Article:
While officials maintain a vaccine for COVID-19 that can be distributed is still months away, both Governor Cuomo and Mayor de Blasio have said that health-care workers and first-responders will be the first ones here to receive it.
For months President Trump has pledged to deliver a vaccine at "warp speed" with a target date close to Election Day.
White House Pressure
News reports have documented behind-the-scenes pressures from the White House on both the U.S. Centers for Disease Control and Prevention and the Food and Drug Administration to align their findings with Mr. Trump's efforts to downplay the virus and speed approval of a vaccine.
Experts say the increasingly partisan nature of the debate about the pandemic and how to deal with it has undermined public confidence in any vaccine that the Federal Government might offer.
That was borne out in the workplace health survey of Metropolitan Transportation Authority workers conducted by the NYU School of Global Public Health in cooperation with Transport Workers Union Local 100.
Only 31 percent of the respondents said they would trust whatever vaccine was offered, with another 38 percent undecided.
In his Oct. 22 press briefing, Mayor de Blasio pledged that "we are not going to accept a vaccine unless it is thoroughly vetted by the medical community."
'Will Be 100% Sure'
"We are not going to treat anybody as less than as a valued civil servant. We are not going to do something unless we are 100 percent sure. That means the state and the city together are going to be vetting any vaccine."
He continued, "We obviously need to make sure that once we have a truly effective vaccine, that it's as widely utilized as possible. And I believe the vast majority of people, and the vast majority of public servants, want a vaccine to protect themselves and their families."
He said he would take the vaccine himself as a show of good faith.
Dr. Jay Varma, one of the nation's leading epidemiologists and the Mayor's top coronavirus adviser, said public skepticism was to be expected with Mr. Trump's reference to "Operation Warp Speed."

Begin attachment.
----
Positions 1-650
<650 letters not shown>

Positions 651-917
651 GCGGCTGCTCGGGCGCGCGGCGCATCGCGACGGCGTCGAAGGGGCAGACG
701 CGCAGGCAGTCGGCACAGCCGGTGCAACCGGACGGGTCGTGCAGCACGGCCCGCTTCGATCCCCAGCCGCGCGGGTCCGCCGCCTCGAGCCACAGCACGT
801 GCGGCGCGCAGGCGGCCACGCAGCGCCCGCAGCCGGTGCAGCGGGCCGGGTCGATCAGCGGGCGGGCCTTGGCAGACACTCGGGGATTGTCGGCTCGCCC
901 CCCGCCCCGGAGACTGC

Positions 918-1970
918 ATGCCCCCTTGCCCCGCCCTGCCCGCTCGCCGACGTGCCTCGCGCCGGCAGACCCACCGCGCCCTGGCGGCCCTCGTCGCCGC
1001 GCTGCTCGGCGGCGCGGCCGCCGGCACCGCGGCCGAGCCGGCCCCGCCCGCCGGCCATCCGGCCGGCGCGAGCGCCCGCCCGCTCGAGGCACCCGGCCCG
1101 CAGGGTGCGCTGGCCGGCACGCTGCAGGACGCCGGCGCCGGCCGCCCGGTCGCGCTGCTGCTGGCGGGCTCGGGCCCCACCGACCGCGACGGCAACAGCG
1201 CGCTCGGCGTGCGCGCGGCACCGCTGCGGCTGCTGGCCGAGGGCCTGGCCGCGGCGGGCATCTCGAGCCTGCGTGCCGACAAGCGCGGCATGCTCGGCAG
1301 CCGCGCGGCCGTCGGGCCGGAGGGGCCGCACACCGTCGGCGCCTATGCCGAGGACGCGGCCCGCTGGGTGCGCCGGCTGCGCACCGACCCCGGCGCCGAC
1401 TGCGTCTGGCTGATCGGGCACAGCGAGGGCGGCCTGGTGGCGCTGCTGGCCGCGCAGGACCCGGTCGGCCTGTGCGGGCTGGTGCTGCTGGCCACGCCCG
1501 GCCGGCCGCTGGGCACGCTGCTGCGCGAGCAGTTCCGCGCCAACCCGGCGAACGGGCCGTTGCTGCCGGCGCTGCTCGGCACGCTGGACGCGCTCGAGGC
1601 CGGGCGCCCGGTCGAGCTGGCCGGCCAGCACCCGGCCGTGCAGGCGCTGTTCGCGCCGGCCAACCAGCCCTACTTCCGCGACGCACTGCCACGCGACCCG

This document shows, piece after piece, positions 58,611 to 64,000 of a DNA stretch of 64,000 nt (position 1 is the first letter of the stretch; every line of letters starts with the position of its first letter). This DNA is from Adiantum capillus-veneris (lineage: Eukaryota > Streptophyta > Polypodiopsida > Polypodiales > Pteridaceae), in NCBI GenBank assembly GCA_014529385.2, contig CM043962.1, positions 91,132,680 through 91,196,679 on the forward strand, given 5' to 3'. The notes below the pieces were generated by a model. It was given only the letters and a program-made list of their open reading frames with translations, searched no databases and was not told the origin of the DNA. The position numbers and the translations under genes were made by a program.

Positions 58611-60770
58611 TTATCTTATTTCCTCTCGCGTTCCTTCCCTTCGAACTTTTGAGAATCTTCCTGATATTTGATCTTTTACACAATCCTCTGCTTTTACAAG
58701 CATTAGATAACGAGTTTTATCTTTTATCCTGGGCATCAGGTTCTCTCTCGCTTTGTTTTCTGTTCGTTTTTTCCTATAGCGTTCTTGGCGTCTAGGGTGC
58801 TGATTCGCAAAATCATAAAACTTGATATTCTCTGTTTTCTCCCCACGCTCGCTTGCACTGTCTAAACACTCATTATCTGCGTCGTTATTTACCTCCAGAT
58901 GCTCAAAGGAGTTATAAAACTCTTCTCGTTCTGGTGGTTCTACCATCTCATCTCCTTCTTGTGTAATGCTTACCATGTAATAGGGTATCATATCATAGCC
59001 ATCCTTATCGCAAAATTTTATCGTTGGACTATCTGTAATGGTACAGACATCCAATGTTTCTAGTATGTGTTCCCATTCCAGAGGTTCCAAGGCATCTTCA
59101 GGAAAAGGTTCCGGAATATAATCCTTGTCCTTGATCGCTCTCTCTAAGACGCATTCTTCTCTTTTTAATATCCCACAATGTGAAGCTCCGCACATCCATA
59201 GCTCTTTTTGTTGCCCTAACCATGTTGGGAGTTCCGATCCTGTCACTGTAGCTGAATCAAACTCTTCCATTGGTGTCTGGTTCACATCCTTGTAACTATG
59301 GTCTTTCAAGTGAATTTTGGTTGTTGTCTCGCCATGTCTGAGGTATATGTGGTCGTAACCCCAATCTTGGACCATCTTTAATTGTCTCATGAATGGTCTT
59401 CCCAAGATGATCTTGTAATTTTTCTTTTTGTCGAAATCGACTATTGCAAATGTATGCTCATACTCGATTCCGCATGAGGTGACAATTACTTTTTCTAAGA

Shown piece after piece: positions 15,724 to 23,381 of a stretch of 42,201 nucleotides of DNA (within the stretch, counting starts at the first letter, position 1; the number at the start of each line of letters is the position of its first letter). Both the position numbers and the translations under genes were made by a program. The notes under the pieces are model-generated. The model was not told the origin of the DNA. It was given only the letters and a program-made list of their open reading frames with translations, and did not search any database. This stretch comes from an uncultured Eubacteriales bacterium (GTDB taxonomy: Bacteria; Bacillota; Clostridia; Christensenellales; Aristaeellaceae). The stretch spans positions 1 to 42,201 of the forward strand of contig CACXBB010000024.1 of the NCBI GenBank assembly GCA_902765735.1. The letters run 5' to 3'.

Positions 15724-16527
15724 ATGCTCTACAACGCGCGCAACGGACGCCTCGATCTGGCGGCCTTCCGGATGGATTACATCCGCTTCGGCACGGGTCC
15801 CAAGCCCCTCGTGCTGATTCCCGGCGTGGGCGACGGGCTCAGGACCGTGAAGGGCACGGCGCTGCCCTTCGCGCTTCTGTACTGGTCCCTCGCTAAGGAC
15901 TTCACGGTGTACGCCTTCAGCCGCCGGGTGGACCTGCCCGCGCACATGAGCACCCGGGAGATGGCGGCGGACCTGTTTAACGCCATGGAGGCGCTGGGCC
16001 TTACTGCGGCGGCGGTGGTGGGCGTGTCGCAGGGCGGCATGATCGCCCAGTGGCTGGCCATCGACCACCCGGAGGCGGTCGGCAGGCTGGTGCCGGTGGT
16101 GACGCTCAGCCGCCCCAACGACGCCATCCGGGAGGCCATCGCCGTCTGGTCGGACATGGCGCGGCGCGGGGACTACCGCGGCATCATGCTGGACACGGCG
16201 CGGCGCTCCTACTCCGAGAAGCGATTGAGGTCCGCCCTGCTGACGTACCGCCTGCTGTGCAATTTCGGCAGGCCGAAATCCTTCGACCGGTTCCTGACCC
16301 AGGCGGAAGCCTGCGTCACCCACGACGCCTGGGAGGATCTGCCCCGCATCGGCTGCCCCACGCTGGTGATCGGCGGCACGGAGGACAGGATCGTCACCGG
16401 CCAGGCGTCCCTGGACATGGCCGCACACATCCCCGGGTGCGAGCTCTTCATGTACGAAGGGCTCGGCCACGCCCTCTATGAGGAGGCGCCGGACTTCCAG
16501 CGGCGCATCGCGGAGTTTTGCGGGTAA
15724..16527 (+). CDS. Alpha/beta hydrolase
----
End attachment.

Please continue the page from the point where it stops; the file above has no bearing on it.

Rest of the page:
"Whatever vaccine that becomes available must be safe and it must be effective," he told reporters. "The Governor has announced a task force of experts. We on our health-leadership team here have also been planning on how we are going to review and evaluate that information."
Won't Force Anyone
City Corporation Counsel James Johnson also addressed having first-responders and health-care workers be the first to receive the vaccine, saying, "The idea of compulsion for a vaccine is not something, as far as I know, that is on the table."
Gloria Middleton, president of Communications Workers of America Local 1180, which represents thousands of Administrative Managers, including employees with NYC Health + Hospitals, lost members in the pandemic who were required to work on site during the peak of the pandemic.
She said during a phone interview, "First of all, I want to know that it is safe. We are hearing all kinds of stories about them fast-tracking it. Are they trying to bypass FDA approval? Who was the test group? You can't just test something on young people and give it as a vaccine to older people. And what about people with preexisting conditions? Is the vaccine going to work for them? There are so many questions right now, that to tell you the truth I don't know if I would take the vaccine at this point."
We depend on the support of readers like you to help keep our publication strong and independent. Join us.